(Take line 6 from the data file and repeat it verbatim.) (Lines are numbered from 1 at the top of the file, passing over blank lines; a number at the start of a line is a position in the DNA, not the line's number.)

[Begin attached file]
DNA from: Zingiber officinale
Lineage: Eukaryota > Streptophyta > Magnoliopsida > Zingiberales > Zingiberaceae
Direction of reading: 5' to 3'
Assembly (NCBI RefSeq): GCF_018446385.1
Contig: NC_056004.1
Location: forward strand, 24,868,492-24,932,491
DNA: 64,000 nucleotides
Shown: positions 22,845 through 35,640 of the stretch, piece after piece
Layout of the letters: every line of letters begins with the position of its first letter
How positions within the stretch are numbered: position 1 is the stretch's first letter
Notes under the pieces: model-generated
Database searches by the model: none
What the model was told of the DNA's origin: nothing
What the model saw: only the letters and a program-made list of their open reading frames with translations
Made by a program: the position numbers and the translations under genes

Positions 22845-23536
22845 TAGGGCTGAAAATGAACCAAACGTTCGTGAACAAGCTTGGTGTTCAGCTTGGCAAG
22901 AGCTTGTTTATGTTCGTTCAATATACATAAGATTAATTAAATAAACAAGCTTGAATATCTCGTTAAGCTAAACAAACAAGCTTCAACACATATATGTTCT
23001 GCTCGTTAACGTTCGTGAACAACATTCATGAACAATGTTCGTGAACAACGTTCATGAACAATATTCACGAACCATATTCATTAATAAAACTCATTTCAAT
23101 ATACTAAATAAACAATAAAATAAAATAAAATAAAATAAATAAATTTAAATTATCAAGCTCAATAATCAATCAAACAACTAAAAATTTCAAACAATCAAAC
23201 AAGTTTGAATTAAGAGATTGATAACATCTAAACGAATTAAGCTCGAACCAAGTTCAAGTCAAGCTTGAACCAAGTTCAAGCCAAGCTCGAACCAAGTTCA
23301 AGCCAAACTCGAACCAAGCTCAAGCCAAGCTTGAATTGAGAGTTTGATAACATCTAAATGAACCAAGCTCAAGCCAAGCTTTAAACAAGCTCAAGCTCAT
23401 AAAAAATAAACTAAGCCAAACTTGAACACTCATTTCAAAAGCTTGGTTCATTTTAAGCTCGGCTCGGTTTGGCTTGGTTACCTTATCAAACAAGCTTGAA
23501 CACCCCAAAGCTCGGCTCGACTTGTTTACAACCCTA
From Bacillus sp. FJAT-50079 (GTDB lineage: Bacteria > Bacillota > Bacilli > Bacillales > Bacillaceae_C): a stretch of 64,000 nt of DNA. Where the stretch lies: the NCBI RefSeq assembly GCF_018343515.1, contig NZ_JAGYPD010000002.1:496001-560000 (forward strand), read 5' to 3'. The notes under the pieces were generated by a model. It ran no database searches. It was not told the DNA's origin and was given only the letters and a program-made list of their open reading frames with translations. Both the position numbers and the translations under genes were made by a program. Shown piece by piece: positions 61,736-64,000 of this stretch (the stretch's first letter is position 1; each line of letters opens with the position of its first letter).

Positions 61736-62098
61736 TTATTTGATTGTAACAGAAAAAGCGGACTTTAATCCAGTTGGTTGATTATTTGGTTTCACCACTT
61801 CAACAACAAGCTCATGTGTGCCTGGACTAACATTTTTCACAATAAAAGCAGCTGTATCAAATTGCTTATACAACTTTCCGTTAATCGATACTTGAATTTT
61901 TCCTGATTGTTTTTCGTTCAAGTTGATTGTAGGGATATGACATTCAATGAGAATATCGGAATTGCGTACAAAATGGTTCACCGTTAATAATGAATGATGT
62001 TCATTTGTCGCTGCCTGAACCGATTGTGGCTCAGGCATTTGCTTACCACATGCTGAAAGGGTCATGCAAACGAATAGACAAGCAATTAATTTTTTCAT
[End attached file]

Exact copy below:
Location: forward strand, 24,868,492-24,932,491